3. What about the testimony of the Bible? Luke 2:7 seems to be the one verse that mentions the word “inn” in most translations – the Greek is “katalumati” but I’m not enough of a scholar to know the significance of that word. Young’s Literal Translation suggests “guest chamber”, which could fit with this “family home” theory. However, I’d like to hear if there is more evidence than theories passed on by a tour guide?

  4. I think the “Guest Chamber” translation is a very good one. As you point out on your blog on this, it would be highly unlikely – given the culture etc. – that Joseph could return to his home town with a pregnant wife in tow and not find a place to sleep with some relatives.
    It was very interesting last night at a carol service where, in one of the pieces, Mary’s character announced that they had to go to Bethlehem with ‘thousands of others’. Perhaps the census did demand that a lot of people had to go there, but it would have been a very small place, not the bustling minor-city that so many pictures make it out to be. Perhaps this accounts for the ‘no room’ theory, but still leaves big questions given the tight-knit families that existed.
    You also seem skeptical about this being ‘only the testimony of a Palestinian Guide.’ Actually, these people are incredibly well educated, trained and thought out. It’s not an easy job to get, and their knowledge of the linguistics side is extremely good. The site of the Church of the Nativity is perhaps one of the most historically accurate in Christendom – there being a temple dedicated to Christ on the ‘cave’ that still exists in the crypt from only a few years after Christ’s death.

  5. I’ve had thoughts on our traditional understanding of the Nativity story too. I’ve wondered why Joseph HAD to take Mary with him on the journey to Bethlehem. Surely the presence of women wasn’t required to register for taxes in those male-dominated times – wouldn’t it have been just the head of each household that needed to register?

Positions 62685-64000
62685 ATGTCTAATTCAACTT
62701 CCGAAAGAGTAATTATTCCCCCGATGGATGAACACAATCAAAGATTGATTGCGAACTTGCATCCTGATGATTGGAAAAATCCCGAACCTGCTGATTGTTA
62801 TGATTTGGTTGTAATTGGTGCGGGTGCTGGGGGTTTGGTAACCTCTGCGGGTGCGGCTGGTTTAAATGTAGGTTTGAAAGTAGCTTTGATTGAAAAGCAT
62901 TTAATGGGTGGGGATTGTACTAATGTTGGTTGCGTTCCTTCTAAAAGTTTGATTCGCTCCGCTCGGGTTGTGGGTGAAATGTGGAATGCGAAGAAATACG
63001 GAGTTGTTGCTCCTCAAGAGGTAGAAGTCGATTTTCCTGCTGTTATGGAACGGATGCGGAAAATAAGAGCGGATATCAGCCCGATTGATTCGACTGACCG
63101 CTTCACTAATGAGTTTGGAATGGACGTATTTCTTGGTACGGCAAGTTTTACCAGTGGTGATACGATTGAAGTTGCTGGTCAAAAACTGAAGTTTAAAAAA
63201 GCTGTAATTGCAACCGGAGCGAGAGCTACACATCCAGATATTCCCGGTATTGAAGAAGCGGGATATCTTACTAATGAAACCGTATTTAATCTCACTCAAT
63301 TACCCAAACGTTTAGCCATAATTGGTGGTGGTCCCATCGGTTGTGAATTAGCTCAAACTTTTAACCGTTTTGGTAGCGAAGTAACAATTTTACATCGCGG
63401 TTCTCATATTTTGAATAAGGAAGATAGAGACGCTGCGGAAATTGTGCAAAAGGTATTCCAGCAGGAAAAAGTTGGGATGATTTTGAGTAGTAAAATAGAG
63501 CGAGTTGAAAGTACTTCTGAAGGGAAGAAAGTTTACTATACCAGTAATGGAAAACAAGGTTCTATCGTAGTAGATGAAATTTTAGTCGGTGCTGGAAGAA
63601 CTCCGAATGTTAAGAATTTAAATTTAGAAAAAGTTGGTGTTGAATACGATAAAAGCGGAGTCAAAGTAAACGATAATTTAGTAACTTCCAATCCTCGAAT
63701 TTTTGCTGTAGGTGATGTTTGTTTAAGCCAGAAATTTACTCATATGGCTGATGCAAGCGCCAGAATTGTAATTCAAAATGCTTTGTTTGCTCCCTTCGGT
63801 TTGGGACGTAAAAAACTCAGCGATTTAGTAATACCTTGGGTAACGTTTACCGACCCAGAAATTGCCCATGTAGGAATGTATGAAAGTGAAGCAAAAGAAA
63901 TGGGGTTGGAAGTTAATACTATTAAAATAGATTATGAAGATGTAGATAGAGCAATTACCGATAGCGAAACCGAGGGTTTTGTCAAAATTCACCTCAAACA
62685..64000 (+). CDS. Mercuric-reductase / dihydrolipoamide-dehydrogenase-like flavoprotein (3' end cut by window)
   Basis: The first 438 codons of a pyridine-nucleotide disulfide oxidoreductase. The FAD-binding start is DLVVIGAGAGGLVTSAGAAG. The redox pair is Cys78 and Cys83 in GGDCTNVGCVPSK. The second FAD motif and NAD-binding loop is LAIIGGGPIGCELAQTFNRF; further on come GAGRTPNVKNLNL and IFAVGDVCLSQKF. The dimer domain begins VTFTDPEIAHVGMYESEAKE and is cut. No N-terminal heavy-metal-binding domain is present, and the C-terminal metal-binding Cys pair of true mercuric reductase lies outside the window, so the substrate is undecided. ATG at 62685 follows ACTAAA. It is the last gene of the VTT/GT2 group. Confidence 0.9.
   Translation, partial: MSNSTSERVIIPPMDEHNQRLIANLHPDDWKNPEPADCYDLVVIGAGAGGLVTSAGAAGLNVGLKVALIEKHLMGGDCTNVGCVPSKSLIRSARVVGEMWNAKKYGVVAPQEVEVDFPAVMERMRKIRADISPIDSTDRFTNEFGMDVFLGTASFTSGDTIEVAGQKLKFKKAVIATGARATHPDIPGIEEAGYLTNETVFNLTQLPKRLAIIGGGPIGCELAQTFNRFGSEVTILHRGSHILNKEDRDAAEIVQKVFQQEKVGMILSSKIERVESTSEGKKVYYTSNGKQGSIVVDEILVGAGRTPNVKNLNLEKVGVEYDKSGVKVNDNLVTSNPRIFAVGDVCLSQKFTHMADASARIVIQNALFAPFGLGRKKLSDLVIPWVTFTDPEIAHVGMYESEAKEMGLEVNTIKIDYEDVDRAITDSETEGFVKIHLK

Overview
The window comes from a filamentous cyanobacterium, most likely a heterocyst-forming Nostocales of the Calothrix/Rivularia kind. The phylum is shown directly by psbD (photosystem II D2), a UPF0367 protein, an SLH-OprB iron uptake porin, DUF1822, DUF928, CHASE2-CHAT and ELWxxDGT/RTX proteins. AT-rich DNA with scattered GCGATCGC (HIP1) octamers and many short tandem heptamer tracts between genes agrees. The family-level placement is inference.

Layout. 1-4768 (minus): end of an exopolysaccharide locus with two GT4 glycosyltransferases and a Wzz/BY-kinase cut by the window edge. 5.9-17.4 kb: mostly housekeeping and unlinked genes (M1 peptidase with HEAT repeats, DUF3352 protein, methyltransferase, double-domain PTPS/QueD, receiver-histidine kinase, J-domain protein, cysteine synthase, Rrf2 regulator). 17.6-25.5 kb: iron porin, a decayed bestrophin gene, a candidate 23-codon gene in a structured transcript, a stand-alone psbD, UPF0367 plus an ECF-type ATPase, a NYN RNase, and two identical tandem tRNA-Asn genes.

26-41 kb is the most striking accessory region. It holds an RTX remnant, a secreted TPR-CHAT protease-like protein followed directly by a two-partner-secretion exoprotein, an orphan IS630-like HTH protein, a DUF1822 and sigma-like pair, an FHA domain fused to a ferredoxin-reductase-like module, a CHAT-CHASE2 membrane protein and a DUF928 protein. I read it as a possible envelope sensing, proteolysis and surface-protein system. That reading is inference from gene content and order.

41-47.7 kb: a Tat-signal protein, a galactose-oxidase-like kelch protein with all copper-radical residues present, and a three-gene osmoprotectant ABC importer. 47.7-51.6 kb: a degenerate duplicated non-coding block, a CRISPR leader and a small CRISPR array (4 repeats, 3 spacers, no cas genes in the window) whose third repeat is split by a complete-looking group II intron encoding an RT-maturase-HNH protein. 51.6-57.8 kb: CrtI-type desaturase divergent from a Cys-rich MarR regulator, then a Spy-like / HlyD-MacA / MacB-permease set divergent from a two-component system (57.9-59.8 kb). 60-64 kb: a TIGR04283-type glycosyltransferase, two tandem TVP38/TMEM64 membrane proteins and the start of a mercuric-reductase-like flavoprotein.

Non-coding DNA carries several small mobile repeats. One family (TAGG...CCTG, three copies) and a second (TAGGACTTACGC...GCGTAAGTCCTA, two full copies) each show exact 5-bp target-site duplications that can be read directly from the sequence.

If this is so, maybe Joseph needed to take Mary with him, despite her late stage of pregnancy because it would be unsafe for her to remain home alone? Those in Nazareth that would have stoned her for “unfaithfulness” could have had opportunity to take action on this if Joseph went away? Obviously I don’t have any Biblical evidence for this thought – it’s just a wondering of mine, but to me it would seem to fit the nature of the times quite well!

  6. Thanks for this Kester, I found a link over at Cartoon Church and was intrigued having written piece on Christmas interpretation and the word ‘katalumati’ or ‘katalyma’ a week or so ago over at http://www.notashamed.co.uk/onmebus/2005/12/where-was-jesus-born.html. As Wulf points out this is the word used in the Greek, it is only used on two other occasions in the New Testament in Mark and again Later in Luke, both times referring to the ‘upper room’ or ‘guest room’ used for the last supper, its interesting to see how tradition and interpretation give us what we believe, although much of it is speculation and perhaps doesn’t tie in all that well with the actual text.